Niels Bohr and the Quantum Atom: The Bohr Model of Atomic Structure 1913-1925

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OUP Oxford, May 3, 2012 - Biography & Autobiography - 410 pages
Niels Bohr and the Quantum Atom is the first book that focuses in detail on the birth and development of Bohr's atomic theory and gives a comprehensive picture of it. At the same time it offers new insight into Bohr's peculiar way of thinking, what Einstein once called his 'unique instinct and tact'. Contrary to most other accounts of the Bohr atom, the book presents it in a broader perspective which includes the reception among other scientists and the criticism launched against it by scientists of a more conservative inclination. Moreover, it discusses the theory as Bohr originally conceived it, namely, as an ambitious theory covering the structure of atoms as well as molecules. By discussing the theory in its entirety it becomes possible to understand why it developed as it did and thereby to use it as an example of the dynamics of scientific theories.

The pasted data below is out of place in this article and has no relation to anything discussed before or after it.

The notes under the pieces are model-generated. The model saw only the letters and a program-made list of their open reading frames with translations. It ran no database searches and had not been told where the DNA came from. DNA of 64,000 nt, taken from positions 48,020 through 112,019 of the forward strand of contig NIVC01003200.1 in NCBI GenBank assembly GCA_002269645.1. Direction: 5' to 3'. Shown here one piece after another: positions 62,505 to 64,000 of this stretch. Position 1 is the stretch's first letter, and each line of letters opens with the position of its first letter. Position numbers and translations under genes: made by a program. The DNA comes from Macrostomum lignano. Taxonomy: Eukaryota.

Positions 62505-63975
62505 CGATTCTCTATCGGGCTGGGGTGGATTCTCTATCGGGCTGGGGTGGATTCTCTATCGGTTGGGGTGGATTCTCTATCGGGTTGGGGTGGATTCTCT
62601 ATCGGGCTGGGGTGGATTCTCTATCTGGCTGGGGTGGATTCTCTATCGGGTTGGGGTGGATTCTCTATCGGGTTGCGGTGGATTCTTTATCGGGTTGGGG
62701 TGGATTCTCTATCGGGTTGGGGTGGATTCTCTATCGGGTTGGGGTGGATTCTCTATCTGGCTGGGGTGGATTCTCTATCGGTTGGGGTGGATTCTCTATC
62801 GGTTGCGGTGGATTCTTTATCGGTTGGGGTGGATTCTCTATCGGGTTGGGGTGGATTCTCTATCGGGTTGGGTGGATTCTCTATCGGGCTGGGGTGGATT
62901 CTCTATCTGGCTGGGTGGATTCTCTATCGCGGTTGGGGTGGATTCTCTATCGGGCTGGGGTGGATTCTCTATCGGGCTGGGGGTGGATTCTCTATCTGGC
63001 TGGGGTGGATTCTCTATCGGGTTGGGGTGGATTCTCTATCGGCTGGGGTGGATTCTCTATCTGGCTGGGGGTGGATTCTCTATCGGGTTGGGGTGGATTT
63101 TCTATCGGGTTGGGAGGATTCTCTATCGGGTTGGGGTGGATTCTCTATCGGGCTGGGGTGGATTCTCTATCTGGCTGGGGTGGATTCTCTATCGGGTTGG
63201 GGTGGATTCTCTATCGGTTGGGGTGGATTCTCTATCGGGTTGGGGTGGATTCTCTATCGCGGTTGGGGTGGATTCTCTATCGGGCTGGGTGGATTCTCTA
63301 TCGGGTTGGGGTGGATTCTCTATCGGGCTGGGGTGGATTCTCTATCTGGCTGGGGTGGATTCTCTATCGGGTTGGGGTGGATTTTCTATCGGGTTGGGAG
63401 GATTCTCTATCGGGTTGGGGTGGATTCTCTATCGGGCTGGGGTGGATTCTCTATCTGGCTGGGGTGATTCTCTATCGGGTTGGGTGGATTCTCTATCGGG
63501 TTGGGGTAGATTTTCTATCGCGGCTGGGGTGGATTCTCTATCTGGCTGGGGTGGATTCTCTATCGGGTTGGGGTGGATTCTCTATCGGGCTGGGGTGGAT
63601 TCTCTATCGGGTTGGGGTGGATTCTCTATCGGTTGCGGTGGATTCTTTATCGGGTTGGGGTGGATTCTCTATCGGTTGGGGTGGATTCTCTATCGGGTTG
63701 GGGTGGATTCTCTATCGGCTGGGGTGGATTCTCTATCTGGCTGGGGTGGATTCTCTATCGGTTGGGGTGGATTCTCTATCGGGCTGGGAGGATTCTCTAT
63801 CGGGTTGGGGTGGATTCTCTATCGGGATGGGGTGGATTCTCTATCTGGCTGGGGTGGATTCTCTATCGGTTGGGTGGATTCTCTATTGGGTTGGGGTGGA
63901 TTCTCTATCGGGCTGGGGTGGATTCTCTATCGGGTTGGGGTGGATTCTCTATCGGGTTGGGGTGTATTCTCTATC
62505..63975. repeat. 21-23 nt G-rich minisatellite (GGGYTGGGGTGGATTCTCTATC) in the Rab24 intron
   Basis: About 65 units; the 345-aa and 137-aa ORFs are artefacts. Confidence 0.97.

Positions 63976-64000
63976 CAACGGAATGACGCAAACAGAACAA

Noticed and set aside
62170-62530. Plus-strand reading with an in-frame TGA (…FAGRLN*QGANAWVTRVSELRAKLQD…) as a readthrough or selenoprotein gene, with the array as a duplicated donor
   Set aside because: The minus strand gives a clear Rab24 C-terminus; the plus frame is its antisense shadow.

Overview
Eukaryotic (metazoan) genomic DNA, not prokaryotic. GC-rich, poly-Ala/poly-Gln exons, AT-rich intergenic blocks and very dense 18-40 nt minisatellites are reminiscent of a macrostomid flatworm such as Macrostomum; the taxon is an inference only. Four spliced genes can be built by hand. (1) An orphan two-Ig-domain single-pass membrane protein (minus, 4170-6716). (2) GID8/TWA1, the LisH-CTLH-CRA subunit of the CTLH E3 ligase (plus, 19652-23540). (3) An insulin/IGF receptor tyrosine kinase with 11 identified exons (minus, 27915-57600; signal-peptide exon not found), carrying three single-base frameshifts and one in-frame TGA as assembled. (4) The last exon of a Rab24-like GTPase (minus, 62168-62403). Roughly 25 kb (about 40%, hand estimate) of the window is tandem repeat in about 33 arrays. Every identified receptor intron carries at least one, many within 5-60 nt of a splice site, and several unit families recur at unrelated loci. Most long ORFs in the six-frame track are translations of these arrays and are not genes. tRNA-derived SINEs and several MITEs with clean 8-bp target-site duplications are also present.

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Contents

1 Atomic Theories Before 1913
1
2 On the Constitution of Atoms and Molecules
39
3 Reception and Early Developments
90
4 The BohrSommerfeld Theory
140
5 A Magic Wand
189
6 Molecules and Other Failures
226
7 A Theory of the Chemical Elements
271
The End of the Bohr Model
313
The Philosophers Atom
364
Bibliography
371
Index
403
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About the author (2012)


After graduation from the University of Copenhagen in physics and chemistry, and a period as a high school teacher, Helge Kragh became Associate Professor at Cornell University, Departments of History and Physics. Later, he took positions as Curator at the Steno Museum for Science and Medicine and Professor of the History of Science at the University of Oslo. Since 1997, he has been Professor of the History of Science and Technology at Aarhus University, Denmark. He is a member of the Royal Danish Academy of Sciences and Letters, the International Academy for History of Science, and the European Academy of Science. From 2008-2010, he was President of the European Society for History of Science.

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